BorgWarner launches new turbocharging production unit in Thailand

In what may be marked as a significant incidence across APAC automotive turbocharger market, BorgWarner has reportedly inaugurated its latest manufacturing plant in the Eastern Seaboard Industrial Estate (Rayong), based in Thailand. Sources claim that the plant encompassing a total area of nearly 6,500 square meters would be including a high-grade production line of advanced turbocharging solutions.

If reports are to be relied on, the Michigan headquartered company has designed the plant in a bid to meet the ever-growing demand for these technologies from the expanding Asia automotive market. Some of the higher officials of BorgWarner seem to be highly optimistic about launching their leading-edge facilities in Thailand. According to Robin Kendrick, the President and General Manager of the firm, Thailand is a lucrative production belt for Asian automakers as it offers an outstanding business environment. Reportedly, a majority of the leading automakers already have their facilities in the country.

Industry experts familiar with the matter believe that by serving the regional stakeholders with their localized manufacturing, BorgWarner may be aiming to strengthen its leadership position in automotive turbocharger market.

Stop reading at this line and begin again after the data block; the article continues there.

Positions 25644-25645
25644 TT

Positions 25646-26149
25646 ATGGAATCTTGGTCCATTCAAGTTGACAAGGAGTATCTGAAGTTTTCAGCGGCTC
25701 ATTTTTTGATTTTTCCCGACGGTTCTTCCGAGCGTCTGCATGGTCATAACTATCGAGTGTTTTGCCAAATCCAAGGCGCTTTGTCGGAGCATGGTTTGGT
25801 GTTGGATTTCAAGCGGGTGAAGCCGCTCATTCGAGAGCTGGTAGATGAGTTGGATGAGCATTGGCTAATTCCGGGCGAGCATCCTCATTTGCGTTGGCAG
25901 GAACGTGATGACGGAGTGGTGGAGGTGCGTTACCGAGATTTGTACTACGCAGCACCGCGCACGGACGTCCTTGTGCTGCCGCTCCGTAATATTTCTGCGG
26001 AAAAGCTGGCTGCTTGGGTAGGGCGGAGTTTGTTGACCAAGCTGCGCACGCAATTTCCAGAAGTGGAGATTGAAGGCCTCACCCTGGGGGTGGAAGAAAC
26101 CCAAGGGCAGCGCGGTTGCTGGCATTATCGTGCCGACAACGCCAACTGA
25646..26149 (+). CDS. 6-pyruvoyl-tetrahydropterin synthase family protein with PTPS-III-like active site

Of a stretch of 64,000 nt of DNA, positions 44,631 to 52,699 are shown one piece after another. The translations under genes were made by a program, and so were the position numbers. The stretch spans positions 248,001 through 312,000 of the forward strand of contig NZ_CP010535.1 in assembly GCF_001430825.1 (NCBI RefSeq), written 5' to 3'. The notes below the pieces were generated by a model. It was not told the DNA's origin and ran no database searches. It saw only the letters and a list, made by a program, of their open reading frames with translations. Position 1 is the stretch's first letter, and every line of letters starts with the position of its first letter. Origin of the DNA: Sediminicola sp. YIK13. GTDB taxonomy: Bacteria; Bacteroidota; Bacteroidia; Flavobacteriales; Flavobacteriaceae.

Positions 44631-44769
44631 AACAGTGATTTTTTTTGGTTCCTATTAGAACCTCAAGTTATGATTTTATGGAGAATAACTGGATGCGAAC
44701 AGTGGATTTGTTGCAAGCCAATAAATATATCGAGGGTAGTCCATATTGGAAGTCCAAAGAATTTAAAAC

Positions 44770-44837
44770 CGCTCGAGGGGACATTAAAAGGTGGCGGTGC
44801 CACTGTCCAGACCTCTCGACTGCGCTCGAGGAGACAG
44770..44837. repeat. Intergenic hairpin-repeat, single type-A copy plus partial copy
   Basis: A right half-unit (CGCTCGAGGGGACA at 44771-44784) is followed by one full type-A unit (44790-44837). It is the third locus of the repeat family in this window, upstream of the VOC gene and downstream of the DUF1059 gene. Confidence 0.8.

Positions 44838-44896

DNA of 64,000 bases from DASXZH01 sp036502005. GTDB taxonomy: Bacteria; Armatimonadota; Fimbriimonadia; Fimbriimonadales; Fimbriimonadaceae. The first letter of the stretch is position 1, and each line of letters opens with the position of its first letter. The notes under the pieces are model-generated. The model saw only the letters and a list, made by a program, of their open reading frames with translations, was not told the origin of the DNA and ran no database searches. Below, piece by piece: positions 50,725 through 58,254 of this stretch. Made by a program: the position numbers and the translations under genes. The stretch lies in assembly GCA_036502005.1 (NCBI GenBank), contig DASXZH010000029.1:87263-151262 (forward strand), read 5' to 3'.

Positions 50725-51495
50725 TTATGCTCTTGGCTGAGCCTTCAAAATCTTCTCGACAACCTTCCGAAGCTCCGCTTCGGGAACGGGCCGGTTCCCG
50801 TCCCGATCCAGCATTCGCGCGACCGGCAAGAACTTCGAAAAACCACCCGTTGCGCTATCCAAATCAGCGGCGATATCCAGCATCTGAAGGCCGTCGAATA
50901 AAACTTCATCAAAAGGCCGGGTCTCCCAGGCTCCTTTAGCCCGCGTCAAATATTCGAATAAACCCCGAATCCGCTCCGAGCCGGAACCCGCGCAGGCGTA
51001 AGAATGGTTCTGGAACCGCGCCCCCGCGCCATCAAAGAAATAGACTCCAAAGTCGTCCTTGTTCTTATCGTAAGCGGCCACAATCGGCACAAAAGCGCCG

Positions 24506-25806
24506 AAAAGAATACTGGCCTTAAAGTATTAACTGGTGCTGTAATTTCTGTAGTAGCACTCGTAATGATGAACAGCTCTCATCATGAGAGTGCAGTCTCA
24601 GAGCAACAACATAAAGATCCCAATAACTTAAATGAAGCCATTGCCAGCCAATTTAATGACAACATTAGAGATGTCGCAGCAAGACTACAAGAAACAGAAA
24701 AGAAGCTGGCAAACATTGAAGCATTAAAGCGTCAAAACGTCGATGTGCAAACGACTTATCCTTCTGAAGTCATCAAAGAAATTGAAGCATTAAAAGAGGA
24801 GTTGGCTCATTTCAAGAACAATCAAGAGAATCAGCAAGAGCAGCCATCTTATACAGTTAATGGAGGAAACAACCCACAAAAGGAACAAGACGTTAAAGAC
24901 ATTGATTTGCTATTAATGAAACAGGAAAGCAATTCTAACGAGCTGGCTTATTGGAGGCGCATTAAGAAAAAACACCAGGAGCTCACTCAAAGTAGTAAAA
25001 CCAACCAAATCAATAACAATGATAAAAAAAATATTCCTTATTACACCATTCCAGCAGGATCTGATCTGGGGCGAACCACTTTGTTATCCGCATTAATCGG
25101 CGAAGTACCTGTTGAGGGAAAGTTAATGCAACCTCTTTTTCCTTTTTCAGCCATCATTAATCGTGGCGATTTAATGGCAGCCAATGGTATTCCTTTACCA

For the uninitiated, BorgWarner Turbo Systems, formed by the epic merger of leading turbocharger producers Schwitzer and 3K, undoubtedly has a record of immense contribution in automotive turbocharger industry. Tapping on the prolonged experience gained in other production plants so far, the recent BorgWarner facility is claimed to have been architected following lean production principles. In fact, the meticulously designed structure of the plant would make the flow of materials and people along the production chain clear and efficient, cite sources.

For the record, BorgWarner’s Rayong based production line would take place in a hygienic environment with an air-conditioned airlock-enabled and over-pressurized shop floor. The extravagant arrangements seem to have been propagated in a bid to prohibit interference of any external particles in the production process.